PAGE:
(WFLA) — Friday will mark the one year anniversary of the collapse of Champlain Towers South in Surfside, Florida.
The 12-story beachfront condominium fell in the middle of the night, killing 98 people. Only 4 survivors were pulled from the rubble.
Just hours after the building went down, a specially trained team made up of first responders from Tampa, Hillsborough County and St. Petersburg went to Surfside to help with the rescue and recovery effort. They are called “Task Force 3.”
“We had our people on the pile 24 hours a day. We split ’em in half, 12 hour shifts and they were working right alongside the Miami/Dade, FEMA Task Force, and the city of Miami FEMA Task Force, hand in hand, you couldn’t tell the difference,” said Hillsborough County Fire Rescue Chief Dennis Jones.
Among the 72 people on the ground as part of Task Force 3 was Captain Dusty Mascaro.
“Even at a mile, you could smell the smells that the building was giving off, the construction and all of the other things that you can imagine,” Mascaro said.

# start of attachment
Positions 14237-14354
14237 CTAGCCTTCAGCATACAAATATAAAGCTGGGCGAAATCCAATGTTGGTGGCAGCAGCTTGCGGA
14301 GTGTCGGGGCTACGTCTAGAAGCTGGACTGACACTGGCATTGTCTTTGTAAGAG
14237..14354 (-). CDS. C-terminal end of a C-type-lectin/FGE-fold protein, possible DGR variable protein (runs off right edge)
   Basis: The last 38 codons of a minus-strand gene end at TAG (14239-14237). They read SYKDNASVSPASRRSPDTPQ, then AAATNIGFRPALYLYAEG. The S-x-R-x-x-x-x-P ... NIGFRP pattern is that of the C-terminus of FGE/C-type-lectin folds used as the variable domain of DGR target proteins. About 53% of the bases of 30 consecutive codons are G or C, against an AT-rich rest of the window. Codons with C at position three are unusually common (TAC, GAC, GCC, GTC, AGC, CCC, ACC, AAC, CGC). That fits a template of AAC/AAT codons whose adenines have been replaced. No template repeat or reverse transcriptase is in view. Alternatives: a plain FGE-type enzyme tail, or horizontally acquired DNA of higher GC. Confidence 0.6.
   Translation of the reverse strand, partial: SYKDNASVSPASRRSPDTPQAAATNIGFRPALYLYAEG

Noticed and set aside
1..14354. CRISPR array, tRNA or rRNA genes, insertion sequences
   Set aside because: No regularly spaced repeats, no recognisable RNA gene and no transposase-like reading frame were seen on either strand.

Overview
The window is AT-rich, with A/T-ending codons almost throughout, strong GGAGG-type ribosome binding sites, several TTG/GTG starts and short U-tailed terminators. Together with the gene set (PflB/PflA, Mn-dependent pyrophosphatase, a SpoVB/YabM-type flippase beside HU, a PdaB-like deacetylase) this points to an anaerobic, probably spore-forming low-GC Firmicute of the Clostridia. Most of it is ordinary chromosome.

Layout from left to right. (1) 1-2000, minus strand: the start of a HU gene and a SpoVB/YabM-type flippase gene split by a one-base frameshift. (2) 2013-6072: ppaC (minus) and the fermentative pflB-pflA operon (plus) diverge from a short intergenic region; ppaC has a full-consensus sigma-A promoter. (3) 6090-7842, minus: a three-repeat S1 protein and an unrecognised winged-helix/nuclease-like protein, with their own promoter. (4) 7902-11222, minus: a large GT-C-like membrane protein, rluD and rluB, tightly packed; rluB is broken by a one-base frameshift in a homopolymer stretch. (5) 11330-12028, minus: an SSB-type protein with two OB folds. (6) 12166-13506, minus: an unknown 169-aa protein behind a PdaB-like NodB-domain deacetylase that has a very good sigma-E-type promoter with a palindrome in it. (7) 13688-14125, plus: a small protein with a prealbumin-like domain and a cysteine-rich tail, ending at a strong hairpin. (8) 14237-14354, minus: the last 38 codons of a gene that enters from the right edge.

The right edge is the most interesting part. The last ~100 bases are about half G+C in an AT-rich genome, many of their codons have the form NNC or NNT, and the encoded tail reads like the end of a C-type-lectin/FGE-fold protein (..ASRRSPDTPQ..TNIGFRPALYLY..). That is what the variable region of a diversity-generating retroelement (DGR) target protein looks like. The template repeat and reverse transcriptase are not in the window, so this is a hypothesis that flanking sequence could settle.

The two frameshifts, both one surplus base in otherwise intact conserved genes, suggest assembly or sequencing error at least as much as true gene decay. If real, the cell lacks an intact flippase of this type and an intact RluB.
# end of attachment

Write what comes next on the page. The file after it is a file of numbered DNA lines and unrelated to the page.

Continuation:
The group trains for heavy rescue, but little could have prepared them for this experience.
“Part of the building was still standing, so you didn’t get the full scope of the job you were tasked to do until you kind of made the corner and saw the building on the ground and the multiple story high rubble pile,” Mascaro said. “So, that was the biggest gulp moment for me because you start working in your head, how in the world are we going to start to dismantle this. You know you’re there for a handful of days and none of them are going to be nice.”
The 12 stories of the building collapsed on top of one another in what is known as a pancake effect. Members of Task Force 3 said this is the most difficult situation to find survivors, but even knowing this, they pressed on with the work.
“I can’t tell anybody for certain what’s in the middle of that pile, so until they tell us to stop, we’re going to pretend that we are going to get somebody,” Mascaro said. “We are going to try as hard as we can and we are going to do everything in our capability to get somebody that’s in there. If it was my family in that building, I would want to see guys working as hard as all of those guys were on the pile.”
Grants from the state in the wake of Surfside will help pay for more training and the replacement of equipment used up in the recovery process, but as a result of the lessons learned the team will take mental health councilors with them if this type of event happens again.
“They lose sleep over it, they have anxiety issues over it. So, we’re trying to develop programs that help our members deal with those types of things and get ’em through it,” said Chief Jose Prado.
Thursday, a judge approved a one-billion-dollar settlement agreement for survivors and victims families.